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Naming Aldehydes & Ketones Using IUPAC Nomenclature

Instructor: Amanda Robb

Amanda holds a Masters in Science from Tufts Medical School in Cellular and Molecular Physiology. She has taught high school Biology and Physics for 8 years.

This lesson will help you understand the IUPAC naming rules for aldehydes and ketones. We'll review what these molecules are, then look at naming conventions and go over some examples.

What Are Aldehydes and Ketones?

Picture waiting for the subway on a hot, summer day. Everyone is drenched in sweat in their dress clothes, waiting for the five o'clock train home in the summer heat. If you've ever experienced this you know the platform won't smell too good either. But, what you might not know is that a ketone called butanedione is responsible for the smell.

Butanedione is an example of a ketone
Butanedione

When we sweat, bacteria break down normally neutral compounds into smelly ones, like butanedione. Fortunately, not all ketones are so smelly. Ketones are found in steroid hormones, medicine, and types of metabolic byproducts in our body. They are also used in the manufacturing industry to make lacquers, paints and textiles.

Ketones are often discussed in conjunction with aldehydes because both are defined by a carbonyl group, or a functional group consisting of a carbon bound to an oxygen atom through a double, covalent bond.

Aldehydes and ketones are different because aldehydes are bound to a carbon that is attached to one other group and a hydrogen, whereas ketones are bound to a carbon that is attached to two additional groups, but no hydrogens.

General structure of a ketone
ketone

Aldehydes are also used in some medicinal products, such as pharmaceuticals, and they are commonly found in perfumes, dyes and textiles. Aldehydes often have a sweet odor associated with them.

General structure of an aldehyde
aldehyde

IUPAC Naming Rules

Now that we know what ketones and aldehydes are, let's examine how to name them according to the the International Union of Pure and Applied Chemistry (IUPAC) naming rules.

1. Determine the longest carbon chain that contains the aldehyde or ketone group. You can do this by counting the carbons - either by looking for the letter 'C' or by counting the intersections if the structure is drawn as connected lines. Use the table below to name the base alkane:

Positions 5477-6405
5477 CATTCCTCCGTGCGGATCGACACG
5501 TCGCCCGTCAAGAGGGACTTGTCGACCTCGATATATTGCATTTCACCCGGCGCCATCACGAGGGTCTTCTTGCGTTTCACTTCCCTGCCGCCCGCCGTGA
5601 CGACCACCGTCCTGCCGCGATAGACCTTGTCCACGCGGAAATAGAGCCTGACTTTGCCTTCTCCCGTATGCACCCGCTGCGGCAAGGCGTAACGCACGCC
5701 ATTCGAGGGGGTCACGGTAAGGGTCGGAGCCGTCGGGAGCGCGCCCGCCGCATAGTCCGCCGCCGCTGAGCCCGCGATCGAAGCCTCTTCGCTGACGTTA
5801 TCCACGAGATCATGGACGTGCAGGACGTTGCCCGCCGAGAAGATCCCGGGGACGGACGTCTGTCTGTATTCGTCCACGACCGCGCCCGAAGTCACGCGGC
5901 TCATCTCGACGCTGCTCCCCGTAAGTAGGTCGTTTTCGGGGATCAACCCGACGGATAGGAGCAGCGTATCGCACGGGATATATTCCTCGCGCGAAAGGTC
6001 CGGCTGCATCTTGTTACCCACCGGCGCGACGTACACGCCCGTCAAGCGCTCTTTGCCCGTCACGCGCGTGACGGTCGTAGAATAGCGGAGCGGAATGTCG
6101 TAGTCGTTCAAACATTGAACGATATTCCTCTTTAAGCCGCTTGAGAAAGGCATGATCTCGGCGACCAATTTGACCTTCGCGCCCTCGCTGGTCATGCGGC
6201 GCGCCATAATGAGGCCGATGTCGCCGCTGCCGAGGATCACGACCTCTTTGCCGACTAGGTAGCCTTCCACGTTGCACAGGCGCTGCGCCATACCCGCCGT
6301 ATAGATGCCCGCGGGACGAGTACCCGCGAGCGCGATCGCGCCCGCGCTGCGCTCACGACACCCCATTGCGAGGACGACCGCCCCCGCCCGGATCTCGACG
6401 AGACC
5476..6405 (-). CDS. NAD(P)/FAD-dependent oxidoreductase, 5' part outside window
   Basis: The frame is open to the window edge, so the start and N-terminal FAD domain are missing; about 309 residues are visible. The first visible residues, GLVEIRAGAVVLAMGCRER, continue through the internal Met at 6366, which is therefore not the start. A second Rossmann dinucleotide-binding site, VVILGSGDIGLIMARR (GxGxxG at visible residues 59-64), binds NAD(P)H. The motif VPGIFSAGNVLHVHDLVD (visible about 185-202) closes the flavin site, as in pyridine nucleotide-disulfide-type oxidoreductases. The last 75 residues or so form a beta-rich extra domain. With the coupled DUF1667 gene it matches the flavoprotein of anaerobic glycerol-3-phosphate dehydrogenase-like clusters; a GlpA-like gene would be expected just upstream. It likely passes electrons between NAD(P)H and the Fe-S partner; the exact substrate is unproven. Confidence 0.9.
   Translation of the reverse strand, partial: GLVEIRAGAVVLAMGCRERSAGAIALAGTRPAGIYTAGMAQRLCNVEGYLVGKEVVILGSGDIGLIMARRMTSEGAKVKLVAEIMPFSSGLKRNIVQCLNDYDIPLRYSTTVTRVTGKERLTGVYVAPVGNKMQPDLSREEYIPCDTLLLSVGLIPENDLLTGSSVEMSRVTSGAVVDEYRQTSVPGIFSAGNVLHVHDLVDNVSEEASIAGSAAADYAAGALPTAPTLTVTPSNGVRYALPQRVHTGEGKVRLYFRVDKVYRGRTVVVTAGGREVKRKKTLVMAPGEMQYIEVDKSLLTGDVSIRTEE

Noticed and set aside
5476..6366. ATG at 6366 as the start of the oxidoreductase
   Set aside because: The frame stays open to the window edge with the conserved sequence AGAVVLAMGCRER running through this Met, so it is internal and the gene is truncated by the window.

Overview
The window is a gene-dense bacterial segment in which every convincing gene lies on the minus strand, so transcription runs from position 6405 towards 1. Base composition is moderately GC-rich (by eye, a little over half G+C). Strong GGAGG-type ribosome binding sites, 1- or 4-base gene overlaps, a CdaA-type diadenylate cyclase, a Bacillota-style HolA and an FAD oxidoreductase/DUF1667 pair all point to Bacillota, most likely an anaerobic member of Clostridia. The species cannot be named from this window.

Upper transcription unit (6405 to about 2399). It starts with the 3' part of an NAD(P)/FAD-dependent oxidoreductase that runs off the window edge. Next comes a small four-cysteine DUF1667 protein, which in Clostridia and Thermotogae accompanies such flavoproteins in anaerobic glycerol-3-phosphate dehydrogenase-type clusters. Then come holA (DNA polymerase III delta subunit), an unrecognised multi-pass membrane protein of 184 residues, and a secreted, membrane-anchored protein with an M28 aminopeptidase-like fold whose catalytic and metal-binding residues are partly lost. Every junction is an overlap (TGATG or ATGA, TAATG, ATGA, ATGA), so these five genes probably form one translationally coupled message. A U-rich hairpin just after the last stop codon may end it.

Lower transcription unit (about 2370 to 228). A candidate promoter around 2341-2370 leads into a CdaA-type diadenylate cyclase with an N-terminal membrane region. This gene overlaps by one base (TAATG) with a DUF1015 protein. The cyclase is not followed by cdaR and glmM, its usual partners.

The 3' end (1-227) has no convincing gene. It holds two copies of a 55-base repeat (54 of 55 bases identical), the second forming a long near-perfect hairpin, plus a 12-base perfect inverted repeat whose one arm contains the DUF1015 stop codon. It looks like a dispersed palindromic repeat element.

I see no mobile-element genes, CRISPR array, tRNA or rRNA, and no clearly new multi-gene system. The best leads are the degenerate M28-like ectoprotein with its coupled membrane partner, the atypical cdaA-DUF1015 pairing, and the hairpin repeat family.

Number of
Carbons
Name
1 Methane
2 Ethane
3 Propane
4 Butane
5 Pentane
6 Hexane
7 Heptane
8 Octane
9 Nonane
10 Decane

2. Now, for aldehydes, change the 'e' ending on the alkane name to ''al'. For ketones, change the 'e' ending to 'one'.

3. Add in a prefix to identify where the aldehyde or ketone is on the carbon chain. To do this, count the carbons in the parent alkane by finding the numbering that gives the aldehyde or ketone the lowest number.

4. Add in any substituents by adding the number carbon they are attached to with their prefix from the chart above. Substituents may be a methyl group or other alkyl group. List all substituents in alphabetical order prior to naming the aldehyde or ketone.

Examples

Let's look at some examples of how to name aldehydes and ketones using the steps above.

Aldehydes

To start, let's look an at aldehyde with a substituent group off of the parent carbon chain.

An example of an aldehyde with substituents
aldehyde example

First count the carbons. Each angle or branch in the line is one carbon, so this chain has four carbons and thus the parent carbon chain name is butane.

Now let's number the carbons so that the aldehyde group has the lowest number. We'll start from right to left. Now, we can see that the methyl substituent group has a position of two, so we will include the number two prior to it's name.

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